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The day after yesterday: What tomorrow brings


Comments / {{hitsCtrl.values.hits}} Views / Friday, 16 January 2015 00:02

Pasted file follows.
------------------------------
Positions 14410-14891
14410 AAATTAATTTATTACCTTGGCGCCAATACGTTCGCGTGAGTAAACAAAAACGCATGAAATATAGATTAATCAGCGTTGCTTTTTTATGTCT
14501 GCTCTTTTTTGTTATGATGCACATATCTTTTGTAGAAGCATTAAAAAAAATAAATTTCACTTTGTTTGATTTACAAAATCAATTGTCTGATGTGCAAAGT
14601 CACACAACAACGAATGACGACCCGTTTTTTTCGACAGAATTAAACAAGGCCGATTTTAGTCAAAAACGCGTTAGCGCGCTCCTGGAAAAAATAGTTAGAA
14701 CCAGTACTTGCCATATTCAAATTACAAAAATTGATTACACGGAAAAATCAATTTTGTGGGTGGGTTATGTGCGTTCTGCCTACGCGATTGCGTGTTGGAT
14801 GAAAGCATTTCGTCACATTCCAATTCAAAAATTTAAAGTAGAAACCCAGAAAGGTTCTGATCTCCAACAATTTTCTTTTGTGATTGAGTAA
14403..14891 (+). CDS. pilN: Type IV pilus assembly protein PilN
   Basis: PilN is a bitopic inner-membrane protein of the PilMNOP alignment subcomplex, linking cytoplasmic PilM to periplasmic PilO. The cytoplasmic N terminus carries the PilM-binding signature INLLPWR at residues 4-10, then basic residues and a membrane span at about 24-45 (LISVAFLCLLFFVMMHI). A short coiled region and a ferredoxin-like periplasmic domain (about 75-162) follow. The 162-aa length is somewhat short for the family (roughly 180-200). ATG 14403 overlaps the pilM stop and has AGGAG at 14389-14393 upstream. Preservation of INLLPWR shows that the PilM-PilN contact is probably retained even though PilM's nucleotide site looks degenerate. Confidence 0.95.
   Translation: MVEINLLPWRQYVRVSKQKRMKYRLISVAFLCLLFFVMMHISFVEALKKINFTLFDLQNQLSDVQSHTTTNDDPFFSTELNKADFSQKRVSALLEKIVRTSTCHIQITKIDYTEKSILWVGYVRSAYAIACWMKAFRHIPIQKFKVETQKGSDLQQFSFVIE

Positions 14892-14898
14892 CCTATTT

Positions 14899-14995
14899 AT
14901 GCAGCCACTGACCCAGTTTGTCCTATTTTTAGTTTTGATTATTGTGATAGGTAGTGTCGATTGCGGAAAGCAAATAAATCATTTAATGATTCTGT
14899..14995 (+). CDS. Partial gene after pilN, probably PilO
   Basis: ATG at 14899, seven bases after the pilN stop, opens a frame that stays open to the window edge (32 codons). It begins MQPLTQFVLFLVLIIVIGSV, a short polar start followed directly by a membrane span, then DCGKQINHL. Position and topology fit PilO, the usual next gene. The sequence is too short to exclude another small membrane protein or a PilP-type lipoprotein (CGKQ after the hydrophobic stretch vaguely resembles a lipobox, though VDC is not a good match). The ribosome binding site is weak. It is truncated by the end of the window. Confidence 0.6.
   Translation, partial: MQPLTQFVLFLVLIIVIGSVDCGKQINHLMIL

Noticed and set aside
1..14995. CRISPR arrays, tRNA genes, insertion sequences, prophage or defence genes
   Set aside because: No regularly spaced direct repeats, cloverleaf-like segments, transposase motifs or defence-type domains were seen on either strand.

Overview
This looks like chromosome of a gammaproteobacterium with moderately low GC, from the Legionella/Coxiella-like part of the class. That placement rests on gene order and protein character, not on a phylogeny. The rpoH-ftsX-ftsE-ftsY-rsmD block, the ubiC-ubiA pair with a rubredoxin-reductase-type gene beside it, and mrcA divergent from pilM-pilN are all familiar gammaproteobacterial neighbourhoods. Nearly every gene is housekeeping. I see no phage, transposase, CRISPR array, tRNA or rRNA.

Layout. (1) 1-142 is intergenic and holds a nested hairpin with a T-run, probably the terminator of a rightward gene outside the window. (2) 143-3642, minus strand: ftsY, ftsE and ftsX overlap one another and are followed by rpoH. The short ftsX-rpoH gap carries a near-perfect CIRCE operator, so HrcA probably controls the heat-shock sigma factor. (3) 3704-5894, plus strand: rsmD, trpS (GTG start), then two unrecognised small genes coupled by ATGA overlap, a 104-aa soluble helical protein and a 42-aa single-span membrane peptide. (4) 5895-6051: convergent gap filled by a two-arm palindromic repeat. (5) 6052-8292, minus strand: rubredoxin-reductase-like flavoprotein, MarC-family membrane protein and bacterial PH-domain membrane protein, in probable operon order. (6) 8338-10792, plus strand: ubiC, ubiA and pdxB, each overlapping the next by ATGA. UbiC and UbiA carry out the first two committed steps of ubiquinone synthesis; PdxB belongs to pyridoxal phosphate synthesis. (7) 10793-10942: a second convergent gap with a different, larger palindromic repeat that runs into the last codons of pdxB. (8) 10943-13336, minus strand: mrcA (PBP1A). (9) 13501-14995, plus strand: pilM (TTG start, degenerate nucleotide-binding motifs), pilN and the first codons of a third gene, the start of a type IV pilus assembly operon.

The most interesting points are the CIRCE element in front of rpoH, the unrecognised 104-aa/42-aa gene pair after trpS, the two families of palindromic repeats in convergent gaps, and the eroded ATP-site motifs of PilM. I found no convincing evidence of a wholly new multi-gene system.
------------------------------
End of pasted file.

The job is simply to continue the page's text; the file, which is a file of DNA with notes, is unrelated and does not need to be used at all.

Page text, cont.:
In economic terms perhaps we witnessed a nonlinearity on 8 January. The combined action of many, through decisions taken individually created the nonlinearity. The nonlinearity only indicates that conditions related to a particular path did change and does not classify the change qualitatively. It would indeed be interesting to observe what happens tomorrow. I am however referring to much more than politics as I view tomorrow. The future just not happens. It is created literally through our action or inaction today. What you do today is quite important. The big picture of the world is important and this enables perhaps one to determine one’s own place within it. How will our politicians obtain a glimpse of the macro environment – the big changes coming up? What position they plan, and the vision they have for Sri Lanka in the world scene. As the change occurs along with the dawn of a new year, it gives us an opportunity to consider tomorrow in a broader manner as there are lots of predictions for the incoming 2015.   Astrology and decision making One important caveat from the elections is the role played by astrology even perhaps the very decision to hold the election ahead of time. As a society we appear to pay more attention to pseudo-sciences than sciences. In scientific terms one usually follows the scientific method for analysis and also for decision making. Scientific method is a step-by-step approach. The steps are identifying and defining a problem, accumulating relevant and related data, formulating a hypothesis, experimenting on testing the hypothesis, interpretation of results, repeating the steps until an acceptable solution is identified. This methodology, applied to the investigation of relationships among natural phenomena, or to solve a problem in a domain, is termed research. One could again study the situation of astrology in decision making – the positive or the negative correlations this practice has for the growth of this economy. The event led to a significant number of publications and planetary influences on us were discussed at length by those who are well versed on the subject. Thus lots of meta data are lying about and if someone takes up the study there could be more clarity three months down the line. As astrology figures in almost everything in Sri Lanka, much good can come and a lot of time and print and electronic media space saved from a serious study of the subject. I believe for sake of sanity such an exercise is important. Who would take-up the challenge to bell the cat?   Science, technology and innovation Science, technology and innovations did figure in the manifestoes. As per the subject during discussions, I am sure we did not hear much from many. The role of science technology and innovation for a developing nation such as ours continues to receive a lot less attention. We for the moment belong to the world of the have-nots. Our decisions should not be made on the possibilities of hand-outs nor based on the hand-outs received. More substantive discourses are needed to come through our airwaves.   Global science and technology It is quite illuminating if one takes a look at global science and technology. Arif Jinha at the University of Ottawa has recently estimated that the number of journal articles published since time began is about 50 million. For Sri Lanka, a recent COSTI study has shown that the global share of publications from Sri Lanka is a mere 0.04% of the world’s output by 2012. Countries of the EU lead, with the United States following, as major contributors to scientific literature of today. Next are Asia Pacific nations and today China contributes significantly. These same countries are there occupying the top spots in the economic league. The strong correlation between the advanced state of S&T and the advanced state of the nation has been made quite clear by many studies. The increased position of the Asian Pacific countries too can be correlated to their recent spurt in scientific outputs. Similarly, other correlations of socioeconomic indicators such as health status, life expectancy to science education can be shown. Hence politicians and economists should understand and value the significance of investments in STI. It has been stated that definitely more money will be ploughed into education and the much-discussed 6% of GDP has been placed in the manifesto of the new presidency, which is most welcome.   Ahmed Zewail I would like to take the publishing of a Nobel Laureate Ahmed Zewail, who had his beginning in Egypt and subsequently ended up in USA as per the importance of a science base for a nation. He is considered the ‘father of femtochemistry’ and is the first Egyptian scientist to win the Nobel Prize in a scientific field. It is an extended extract from his presentation to the Malaysian Academy of Sciences as part of their ASM Lecture series – Science and Technology in the 21st Century. I believe this bit of wisdom to be quite important, and needs to be addressed in our national policy, as we move pass this non-linearity to a new era. As per Zewail, the lack of a solid science and technology base is not always a result of poor capital or human resources. It sometimes stems from a lack of appreciation of the critical role of S&T in development, an incoherent methodology for establishing such a base, and an absence of a coherent policy addressing national needs, and human and capital resources. Some countries consider scientific progress to be a luxury, as measured against other demanding concerns. Others believe that the base can be built by buying technology from developed countries. These beliefs translate into poor or, at most, modest advances that are based on the efforts of individuals, not institutional teamwork.   Essential ingredients for progress He goes on to state that these issues point to three essential ingredients for progress. First is the building of human resources by eliminating illiteracy, ensuring active participation of women in society, and reforming education. Second is to rethink national constitutions, allowing for freedom of thought, minimising bureaucracy, developing a merit system, and creating a credible – and enforceable – legal code. Third is the building of a science base. In retrospect we may think that of the three we had been quite well advanced in the first two and most certainly in the first. We may have been taking few steps backwards for sure in these areas. While making an effort to rectify in the first two areas, the third needs special attention. Remember, growth is not possible without the development of the triad.   Building of a science base Zewail has elaborated on the third ingredient in some detail. The foundations of a science base are investment in special education for the gifted, the establishment of centres of excellence, and the chance to apply knowledge in the industrial and economic markets of the country, and eventually, the world. This must go hand-in-hand with a plan for general education at state schools and universities. With such a vision, a scientific culture will emerge that enhances a country’s ability to follow and discuss complex problems, rationally and collectively. Scientific thinking becomes essential to the fabric of the society. Developing countries need centres of excellence, not only for research and development, but also for training experts in advancing technologies and so reducing the brain drain experienced by many such countries. It is important that these centres are not just exercises in public relations: They should be limited to a few areas of research in order to build confidence and recognition. In the coming fifty years, knowledge based and skill based societies will have the lion’s share of the world market and high status. He questions – and rightly so – without S&T, how can the have-nots participate in current world issues such as stem-cell research, cloning, human genome sequencing, artificial intelligence, manipulation of matter, molecular medicine and cosmology? Without S&T, how can they actively contribute to the world market in technologies such as microelectronics, information and communication, new materials, and the revolutionary biotechnologies? He advocates that there is the need for serious engagement with frontier technologies too – where the world is going to be, in taking out a country to a position of importance. This lengthy extract is to emphasise the need for serious thinking and commitment in this area. As I write, in Sri Lanka today scientific infrastructure is without a position in the political establishment as the portfolio is not mentioned. Sri Lanka should show more passion in this area rather than mere passing references. The need is less understood as otherwise continuous harping on the same basic concept is not needed. At this juncture, when alternate plans are being drawn and new directions are being planned, penning again the obvious is important. The tomorrow that we all should aspire is not possible unless this principle is embedded.   [The writer is Professor of Chemical and Process Engineering at the University of Moratuwa, Sri Lanka. With an initial BSc Chemical engineering Honours degree from Moratuwa, he proceeded to the University of Cambridge for his PhD. He is the Project Director of COSTI (Coordinating Secretariat for Science, Technology and Innovation), which is a newly established State entity with the mandate of coordinating and monitoring scientific affairs. He can be reached via email on ajith@cheng.mrt.ac.lk.]